Groundhog Day occurs on February 2nd in the United States and Canada. Tradition involves a groundhog (a small rodent) emerging from its burrow; according to folklore, if the groundhog sees its shadow, expect six more weeks of winter. If it doesn’t see its shadow, plan on spring arriving early!

Groundhog Day can be traced back to ancient European weather lore. Early German settlers brought the tradition to North America, particularly Pennsylvania. The Germans believed that if a hibernating animal — like a hedgehog — saw its shadow on Candlemas Day (February 2nd), there would be six more weeks of winter.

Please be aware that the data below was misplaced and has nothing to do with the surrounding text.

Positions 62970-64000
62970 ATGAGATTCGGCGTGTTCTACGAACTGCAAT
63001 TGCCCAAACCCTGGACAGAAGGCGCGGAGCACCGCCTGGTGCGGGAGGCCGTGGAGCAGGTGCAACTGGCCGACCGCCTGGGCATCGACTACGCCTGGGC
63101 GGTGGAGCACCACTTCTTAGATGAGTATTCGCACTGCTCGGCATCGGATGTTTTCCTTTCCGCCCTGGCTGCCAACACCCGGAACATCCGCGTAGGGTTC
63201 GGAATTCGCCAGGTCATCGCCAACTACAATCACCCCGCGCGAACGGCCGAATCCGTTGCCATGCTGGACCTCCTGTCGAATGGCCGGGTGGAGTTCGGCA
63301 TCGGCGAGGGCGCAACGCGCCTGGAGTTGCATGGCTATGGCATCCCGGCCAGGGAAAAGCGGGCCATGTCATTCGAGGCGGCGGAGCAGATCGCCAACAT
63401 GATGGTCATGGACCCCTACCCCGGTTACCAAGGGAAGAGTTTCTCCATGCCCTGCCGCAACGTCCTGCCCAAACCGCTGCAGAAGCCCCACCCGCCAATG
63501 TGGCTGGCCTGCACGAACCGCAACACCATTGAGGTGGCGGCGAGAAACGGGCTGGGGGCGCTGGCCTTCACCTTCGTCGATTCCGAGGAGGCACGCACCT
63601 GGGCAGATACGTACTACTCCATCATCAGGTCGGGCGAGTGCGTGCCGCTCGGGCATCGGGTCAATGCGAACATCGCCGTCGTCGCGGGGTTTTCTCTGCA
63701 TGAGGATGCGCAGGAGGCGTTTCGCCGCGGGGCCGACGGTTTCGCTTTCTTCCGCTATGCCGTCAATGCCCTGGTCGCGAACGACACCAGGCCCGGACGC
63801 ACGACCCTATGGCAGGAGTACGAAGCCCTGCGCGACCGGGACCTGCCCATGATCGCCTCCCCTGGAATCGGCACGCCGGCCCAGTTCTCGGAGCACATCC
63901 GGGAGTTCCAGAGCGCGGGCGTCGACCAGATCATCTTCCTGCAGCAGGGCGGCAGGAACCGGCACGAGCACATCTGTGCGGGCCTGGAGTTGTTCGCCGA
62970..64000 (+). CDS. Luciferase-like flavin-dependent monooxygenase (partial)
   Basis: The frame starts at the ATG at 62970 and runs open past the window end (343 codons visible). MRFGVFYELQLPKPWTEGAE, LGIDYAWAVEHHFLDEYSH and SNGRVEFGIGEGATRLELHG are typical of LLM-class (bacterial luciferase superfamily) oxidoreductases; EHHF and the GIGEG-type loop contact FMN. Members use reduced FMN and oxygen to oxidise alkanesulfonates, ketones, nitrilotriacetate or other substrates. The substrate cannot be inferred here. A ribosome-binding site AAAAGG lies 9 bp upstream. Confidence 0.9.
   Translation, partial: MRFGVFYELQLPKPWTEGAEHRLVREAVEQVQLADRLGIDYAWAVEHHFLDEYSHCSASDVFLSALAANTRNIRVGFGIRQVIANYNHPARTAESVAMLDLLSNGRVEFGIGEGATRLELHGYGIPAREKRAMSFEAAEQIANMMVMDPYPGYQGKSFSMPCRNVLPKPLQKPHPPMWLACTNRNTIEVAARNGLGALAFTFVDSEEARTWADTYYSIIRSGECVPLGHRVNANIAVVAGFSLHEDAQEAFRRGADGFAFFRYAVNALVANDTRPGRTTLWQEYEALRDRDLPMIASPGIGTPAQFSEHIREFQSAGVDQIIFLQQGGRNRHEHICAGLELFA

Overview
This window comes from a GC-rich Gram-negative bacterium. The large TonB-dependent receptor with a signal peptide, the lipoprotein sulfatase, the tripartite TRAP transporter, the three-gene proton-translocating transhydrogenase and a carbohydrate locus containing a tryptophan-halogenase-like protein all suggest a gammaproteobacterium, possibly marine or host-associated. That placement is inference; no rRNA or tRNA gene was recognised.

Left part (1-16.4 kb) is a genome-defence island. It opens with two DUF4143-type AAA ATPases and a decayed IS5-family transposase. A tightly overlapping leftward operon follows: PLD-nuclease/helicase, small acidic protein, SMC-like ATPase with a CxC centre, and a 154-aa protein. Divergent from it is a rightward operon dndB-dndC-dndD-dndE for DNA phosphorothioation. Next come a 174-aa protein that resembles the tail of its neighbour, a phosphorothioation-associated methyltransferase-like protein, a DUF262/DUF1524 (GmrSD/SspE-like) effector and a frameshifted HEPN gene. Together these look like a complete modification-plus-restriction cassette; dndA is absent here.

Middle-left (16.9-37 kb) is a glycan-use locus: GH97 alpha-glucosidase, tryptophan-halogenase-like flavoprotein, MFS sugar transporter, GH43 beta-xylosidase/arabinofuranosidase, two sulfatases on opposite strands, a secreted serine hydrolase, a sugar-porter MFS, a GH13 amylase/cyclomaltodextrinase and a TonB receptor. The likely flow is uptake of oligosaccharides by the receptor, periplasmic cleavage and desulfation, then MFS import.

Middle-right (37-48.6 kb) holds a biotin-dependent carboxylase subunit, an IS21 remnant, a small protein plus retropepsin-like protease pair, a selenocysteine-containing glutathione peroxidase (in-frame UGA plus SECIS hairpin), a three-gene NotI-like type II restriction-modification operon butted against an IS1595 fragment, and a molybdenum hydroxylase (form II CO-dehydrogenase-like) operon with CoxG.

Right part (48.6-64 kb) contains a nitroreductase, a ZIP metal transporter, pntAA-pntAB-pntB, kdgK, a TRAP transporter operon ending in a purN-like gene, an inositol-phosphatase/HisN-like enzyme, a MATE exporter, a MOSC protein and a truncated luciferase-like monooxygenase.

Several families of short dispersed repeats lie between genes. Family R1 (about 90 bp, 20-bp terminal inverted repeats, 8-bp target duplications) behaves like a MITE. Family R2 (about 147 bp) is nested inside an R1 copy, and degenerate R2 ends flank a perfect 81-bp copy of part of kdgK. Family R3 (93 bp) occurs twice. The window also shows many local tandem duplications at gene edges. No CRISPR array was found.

In the 1880s, the tradition evolved in the United States to using groundhogs instead of hedgehogs. The most famous groundhog associated with this tradition is Punxsutawney Phil in Punxsutawney, Pennsylvania. Punxsutawney Phil’s predictions are widely covered in the media, and Groundhog Day has become a lighthearted and widely celebrated event in North America.
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